However, it remains unclear to what extent these two types of examinations can supplement each other, as they rely on different methodological principles and use different marking systems. Can results of the 10th grade national assessment examinations serve as valid predictors of the outcomes of maturity examinations? Can they set targets for student improvement during the last two years of schooling? 

In this study we used individual level data for the entire Lithuanian student population, who have taken maturity examinations for the 2014-2018 period. The data for the study was provided by the Centre of Information Technologies in Education of the Ministry of Education, Science and Sports. The study examined the results of mathematics and Lithuanian language maturity examinations and compared them with the results of 10th grade national assessment examinations. The aim of the study was to find out to what extent the results of these two types of examinations correlate and to identify the predictive value of 10th grade national assessment examinations. 

Results indicate that the average score of 10th grade assessment examinations is always higher than the average score of maturity examinations: the difference is between 50% and 200% depending on the year of examinations. Results of both types of examinations do not follow normal distribution. The normality of the data distribution was tested using Anderson-Darling test. There is a strong correlation between the scores of both types of examinations (Spearman‘s rank correlation coefficient around 0.8 with p-value<0.001); however, lower scores of 10th grade assessment examinations have stronger predictive value than the higher ones. We employ generalized linear models for non-linearity analysis.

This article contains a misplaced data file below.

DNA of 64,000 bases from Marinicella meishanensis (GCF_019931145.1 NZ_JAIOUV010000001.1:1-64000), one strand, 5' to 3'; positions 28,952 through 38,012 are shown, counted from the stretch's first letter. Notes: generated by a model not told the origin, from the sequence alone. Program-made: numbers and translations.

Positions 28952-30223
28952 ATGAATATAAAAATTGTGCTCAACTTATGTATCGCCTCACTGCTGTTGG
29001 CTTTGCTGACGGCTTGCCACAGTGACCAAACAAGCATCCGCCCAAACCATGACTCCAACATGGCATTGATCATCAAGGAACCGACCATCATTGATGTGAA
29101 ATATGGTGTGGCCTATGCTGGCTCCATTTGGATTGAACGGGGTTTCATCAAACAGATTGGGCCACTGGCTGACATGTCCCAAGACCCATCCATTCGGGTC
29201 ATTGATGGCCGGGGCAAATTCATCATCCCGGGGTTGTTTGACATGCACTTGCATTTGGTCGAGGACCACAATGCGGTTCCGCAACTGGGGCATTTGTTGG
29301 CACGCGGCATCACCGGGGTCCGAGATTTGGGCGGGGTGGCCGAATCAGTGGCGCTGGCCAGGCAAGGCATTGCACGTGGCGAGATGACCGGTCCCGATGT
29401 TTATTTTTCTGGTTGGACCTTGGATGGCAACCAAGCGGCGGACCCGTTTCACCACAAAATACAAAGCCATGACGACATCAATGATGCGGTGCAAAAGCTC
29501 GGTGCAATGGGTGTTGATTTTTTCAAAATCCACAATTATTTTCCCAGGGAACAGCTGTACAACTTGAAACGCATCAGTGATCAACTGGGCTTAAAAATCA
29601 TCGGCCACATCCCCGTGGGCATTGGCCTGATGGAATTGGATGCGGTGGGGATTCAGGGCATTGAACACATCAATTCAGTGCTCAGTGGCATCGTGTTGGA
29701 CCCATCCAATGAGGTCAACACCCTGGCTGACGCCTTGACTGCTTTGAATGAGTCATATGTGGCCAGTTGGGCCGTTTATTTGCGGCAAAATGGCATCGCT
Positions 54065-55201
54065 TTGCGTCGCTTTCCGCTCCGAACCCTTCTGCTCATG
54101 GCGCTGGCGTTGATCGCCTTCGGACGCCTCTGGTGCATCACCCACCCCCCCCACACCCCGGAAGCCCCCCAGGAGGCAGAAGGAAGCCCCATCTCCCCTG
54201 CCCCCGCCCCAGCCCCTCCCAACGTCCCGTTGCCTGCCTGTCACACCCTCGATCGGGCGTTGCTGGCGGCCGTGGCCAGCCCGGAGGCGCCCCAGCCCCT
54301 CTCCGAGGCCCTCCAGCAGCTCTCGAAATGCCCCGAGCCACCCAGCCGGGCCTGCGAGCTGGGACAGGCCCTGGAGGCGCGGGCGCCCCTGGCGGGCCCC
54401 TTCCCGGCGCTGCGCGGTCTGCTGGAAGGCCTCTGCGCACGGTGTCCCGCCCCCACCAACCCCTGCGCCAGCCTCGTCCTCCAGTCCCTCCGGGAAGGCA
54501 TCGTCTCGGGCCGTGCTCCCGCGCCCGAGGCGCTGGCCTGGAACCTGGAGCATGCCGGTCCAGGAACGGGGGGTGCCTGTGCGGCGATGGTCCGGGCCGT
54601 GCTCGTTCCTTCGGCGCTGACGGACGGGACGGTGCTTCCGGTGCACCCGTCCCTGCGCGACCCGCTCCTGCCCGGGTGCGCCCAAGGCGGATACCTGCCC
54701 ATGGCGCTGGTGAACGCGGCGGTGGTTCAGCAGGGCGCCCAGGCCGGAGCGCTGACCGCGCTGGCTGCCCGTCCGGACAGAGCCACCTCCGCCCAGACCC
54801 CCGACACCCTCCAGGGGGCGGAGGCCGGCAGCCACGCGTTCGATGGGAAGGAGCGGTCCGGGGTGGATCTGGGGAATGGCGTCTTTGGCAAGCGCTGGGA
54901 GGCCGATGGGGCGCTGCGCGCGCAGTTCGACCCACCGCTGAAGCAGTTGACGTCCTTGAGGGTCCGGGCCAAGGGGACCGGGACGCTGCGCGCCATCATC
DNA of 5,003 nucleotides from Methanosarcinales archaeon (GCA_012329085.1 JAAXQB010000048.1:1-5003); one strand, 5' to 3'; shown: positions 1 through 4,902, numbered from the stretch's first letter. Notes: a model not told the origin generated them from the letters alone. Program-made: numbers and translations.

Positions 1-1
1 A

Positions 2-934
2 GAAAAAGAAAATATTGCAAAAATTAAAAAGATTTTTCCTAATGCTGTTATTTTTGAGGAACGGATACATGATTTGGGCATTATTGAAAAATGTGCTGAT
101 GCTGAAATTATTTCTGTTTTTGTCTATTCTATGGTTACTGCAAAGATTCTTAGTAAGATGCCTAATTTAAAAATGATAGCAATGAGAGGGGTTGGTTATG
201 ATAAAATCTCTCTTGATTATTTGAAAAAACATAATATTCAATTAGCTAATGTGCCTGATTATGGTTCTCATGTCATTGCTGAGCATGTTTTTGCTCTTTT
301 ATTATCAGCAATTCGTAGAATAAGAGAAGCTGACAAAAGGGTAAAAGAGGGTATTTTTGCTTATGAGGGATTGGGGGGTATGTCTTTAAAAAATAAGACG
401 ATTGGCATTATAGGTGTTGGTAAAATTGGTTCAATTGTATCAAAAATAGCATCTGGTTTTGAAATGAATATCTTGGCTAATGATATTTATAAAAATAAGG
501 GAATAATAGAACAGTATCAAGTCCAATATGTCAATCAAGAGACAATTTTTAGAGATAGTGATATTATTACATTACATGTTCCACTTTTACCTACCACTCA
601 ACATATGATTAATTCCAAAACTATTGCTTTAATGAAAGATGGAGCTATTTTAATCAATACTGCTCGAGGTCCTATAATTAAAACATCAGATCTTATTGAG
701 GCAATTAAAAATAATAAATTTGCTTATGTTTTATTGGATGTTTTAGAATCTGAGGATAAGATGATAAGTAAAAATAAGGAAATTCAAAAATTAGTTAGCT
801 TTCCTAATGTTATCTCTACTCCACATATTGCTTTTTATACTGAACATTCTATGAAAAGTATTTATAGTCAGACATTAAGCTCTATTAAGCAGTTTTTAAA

• Bethell, G., Zabulionis, A. (2000) Examination Reform in Lithuania. Vilnius, National Examination Centre. 
  • Bethell, G., Zabulionis, A. (2012) The Evoliution of High-Stakes Testing at the School-University Interface in the Former Republics of the USSR. Assessment in Education: Principles, Policy & Practice, 19(1), 7-25.
  • EBPO (2017) Reviews of National Policies for Education. Education in Lithuania. Paris: OECD Publishing. https://doi.org/10.1787/19900198
  • ESP (2006) Education in a Hidden Marketplace: Monitoringo f Private Tutoring. Budapest: Education Support Program (ESP) of the Open Society Institute. 
  • OECD (2017) Education in Lithuania. Highlights 2017. Retrieved from: https://www.oecd.org/education/school/Education-in-Lithuania-2017-highlights.pdf
  • Tampayeva, G. Y. (2015) Importing Education: Europeanisation and the Bologna Process in Europe‘s Backyard – The Case of Kazakhstan. European Educational Research Journal, 14(1), 74-85.
  • West, R., Crighton, J. (1999) Examination Reform in Central and Eastern Europe: Issues and Trends. Assessment in Education: Principles, Policy & Practice, 6(2), 271-289.

Bendras konferencijų sąrašas

Projektas bendrai finansuotas iš Europos socialinio fondo lėšų (projekto Nr. DOTSUT-39 (09.3.3-LMT-K-712-01-0018) / LSS-250000-57) pagal dotacijos sutartį su Lietuvos mokslo taryba (LMTLT).